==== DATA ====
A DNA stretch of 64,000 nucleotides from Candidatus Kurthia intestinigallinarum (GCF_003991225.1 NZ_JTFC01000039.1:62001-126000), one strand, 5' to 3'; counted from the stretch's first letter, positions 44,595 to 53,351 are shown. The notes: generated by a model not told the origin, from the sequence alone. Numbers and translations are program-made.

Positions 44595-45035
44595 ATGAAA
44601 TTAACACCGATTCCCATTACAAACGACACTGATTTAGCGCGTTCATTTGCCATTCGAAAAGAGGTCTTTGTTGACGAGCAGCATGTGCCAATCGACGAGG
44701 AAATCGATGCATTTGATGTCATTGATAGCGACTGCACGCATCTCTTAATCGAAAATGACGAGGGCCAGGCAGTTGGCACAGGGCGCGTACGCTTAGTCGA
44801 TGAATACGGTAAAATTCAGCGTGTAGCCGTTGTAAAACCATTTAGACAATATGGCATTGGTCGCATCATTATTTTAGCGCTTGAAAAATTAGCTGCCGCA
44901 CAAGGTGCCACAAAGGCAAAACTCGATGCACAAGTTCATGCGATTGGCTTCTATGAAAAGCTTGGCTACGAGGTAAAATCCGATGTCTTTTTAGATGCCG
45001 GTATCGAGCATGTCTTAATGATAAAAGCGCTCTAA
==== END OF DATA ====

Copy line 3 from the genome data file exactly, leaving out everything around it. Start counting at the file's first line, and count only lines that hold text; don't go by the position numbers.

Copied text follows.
44595 ATGAAA